The fun part! (for us designers anyway). You'll probably use an image here and there to represent your podcast wherever it's advertised, and if you submit your podcast to the iTunes directory, your cover art will be competing with all the other pretty pics in there that give each podcast a sense of identity and appeal. It's just a jpg or png file, 300x300, 72 dpi. But remember it has to scale down well. It will need to be recognizable at a mere 50x50 and will show up in your directory listing at 170 x 170 for iTunes or somewhere in between for other directories. Check out a podcast directory for more examples.
170x170: 50x50:

Feed me - Creating the RSS file
You can use Dreamweaver or just a plain text program to write your little xml file. The easiest is to copy and paste from another RSS file and then go in and change the info to your info.

If you're in Dreamweaver, you can validate your xml with: "File > Check page > Validate as xml" to make sure your file complies before you send it off. Mine didn't. I had to get rid of capitalization inconsistencies as XML (unlike html) is case sensitive. Do note that Dreamweaver doesn't recognise iTunes tags and will mark these as errors.

There are two parts to this file: Information at the channel level, and information about each episode at the item level. Each time you create a new episode, you add a new item to your file. Descriptions, keywords and other info can be added to your channel (your podcast as a whole) as well as to each of your individual items (episodes).

Let her loose - Add the subscribe button
If you your feed is complete, you've uploaded it to a reliable spot (along with your first episode) then you're ready to unleash the podcast officially.

The simplest approach is to add a link, like "Subscribe to this podcast" on your webpage, where the link is the url of the feed file (in other words, it will start with http and end in .rss). You may want to use the standard subscribe icon as part of your link. Now, when someone clicks on your subscribe link, it will either be recognized by their reader automatically, or they will be able to right click>copy link location and put it in their reader manually. If you want to add a link that opens in iTunes automatically, then add a "Subscribe in iTunes" link and start your url with "itpc://" rather than "http://".

One-click subscription
You may want more than just a basic subscribe button. Just as you can offer one click subscription to the iTunes user with itcp://, you can offer one click subscription to everyone else with the use of "chicklets" (eg. ). These are one-click subscription buttons and you can use a chicklet code generator like the RSS button maker to generate them easily.

An easy way out?
Feedburner is a free service that provides a subscribe page for your podcast with one-click links to the many popular rss readers (juice, podnova, bloglines, etc.). It also adds all the iTunes tags for you, and adds Yahoo Media Rss tags while it's at it. You get to fill the information into an easy to use form instead of having to write in valid xml, and you can go back there to change it any time. Feedburner also tracks subscriptions and offers statistics on your blog usage. The compromise is that your subscribe page is then Feedburner branded and you can't customize it much (this may or may not matter in your case). Also, if you've already put any iTunes tags in yourself, then the Feedburner xml validator will reject your RSS file. You need to let Feedburner do it which removes a bit of control.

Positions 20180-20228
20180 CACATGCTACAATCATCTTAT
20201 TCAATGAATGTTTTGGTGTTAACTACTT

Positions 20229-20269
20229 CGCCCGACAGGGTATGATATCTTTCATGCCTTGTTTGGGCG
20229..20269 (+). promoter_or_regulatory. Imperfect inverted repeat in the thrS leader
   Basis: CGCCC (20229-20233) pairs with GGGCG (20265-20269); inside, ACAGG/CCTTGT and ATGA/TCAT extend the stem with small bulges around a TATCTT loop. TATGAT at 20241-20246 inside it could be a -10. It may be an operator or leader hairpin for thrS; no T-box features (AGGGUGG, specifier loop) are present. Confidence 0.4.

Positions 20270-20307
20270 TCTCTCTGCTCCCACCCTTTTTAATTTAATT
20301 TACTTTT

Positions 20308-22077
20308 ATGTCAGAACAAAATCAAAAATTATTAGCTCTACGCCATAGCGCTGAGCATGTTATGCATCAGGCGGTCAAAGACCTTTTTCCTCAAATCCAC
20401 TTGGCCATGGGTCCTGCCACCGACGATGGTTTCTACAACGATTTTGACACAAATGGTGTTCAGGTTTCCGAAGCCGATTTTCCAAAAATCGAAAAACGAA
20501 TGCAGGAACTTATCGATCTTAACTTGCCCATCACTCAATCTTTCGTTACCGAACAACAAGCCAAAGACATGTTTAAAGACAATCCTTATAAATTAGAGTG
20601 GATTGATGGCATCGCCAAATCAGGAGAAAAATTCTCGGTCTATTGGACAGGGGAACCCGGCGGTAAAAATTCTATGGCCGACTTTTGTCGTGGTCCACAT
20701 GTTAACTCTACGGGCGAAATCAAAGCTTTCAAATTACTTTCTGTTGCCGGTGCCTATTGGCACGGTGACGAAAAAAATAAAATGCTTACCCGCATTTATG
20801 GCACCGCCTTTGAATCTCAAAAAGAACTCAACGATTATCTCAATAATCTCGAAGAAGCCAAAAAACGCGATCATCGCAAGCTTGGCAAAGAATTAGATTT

Stage 3: Better distribution

Being native to the iPod, the podcast namesake, you'll probably want to make sure your podcast plays nicely with this popular software (available for PC as well as Mac). There are two facets to this: a) Optimize your podcast for iTunes by adding iTunes specific tags to your rss file, and b) consider submitting your podcast to the iTunes directory. The main iTunes specific tags are already included in the RSS file example above. An excellent list with explanations is available at FeedForAll.com. Information can also be found at the iTunes podcast page.

: To submit to the iTunes directory you need an iTunes account. To get an account you need to enter a credit card (even though you will not be charged and directory listing is free). Since I was doing a podcast on behalf of my organization, this became a hassle. I wasn't going to use my personal credit card after all. I tried to open a PayPal account instead, to circumvent this, but this failed because, while PayPal doesn't require credit card info, iTunes does, and returned a "no verified credit card with this PayPal account". I finally had to use a corporate credit card for the job.

Podcast Directories

iTunes isn't the only directory out there, and it's only visible to iTunes software users. So make sure to submit to other directories as well, like PodcastAlley, Podcast.net, Yahoo audio search or Odeo.

Blog your podcast

A blog dedicated to your podcast or vodcast can be an easy way to add information about each episode, and have space for comments and discussion. Some blogs make the syndication process automatic. As I mentioned, each episode of our organization' s podcast is hosted on youTube. Each youTube video is then embedded into a blog post. In this way we have multiple distribution channels and a way for people to interact and comment on the podcast.

Track your subscribers

A free service like Feedburner will not only create all sorts of things like iTunes tags for you, it will also track your subscribers and give you statistics about where they come from. YouTube offers some information about who's viewing your videos from their end and where they come from. Google Analytics is a very rich stats service, and can be added to your blog to learn more about your readers/listeners.

Check out Apple's video series on educational podcasting: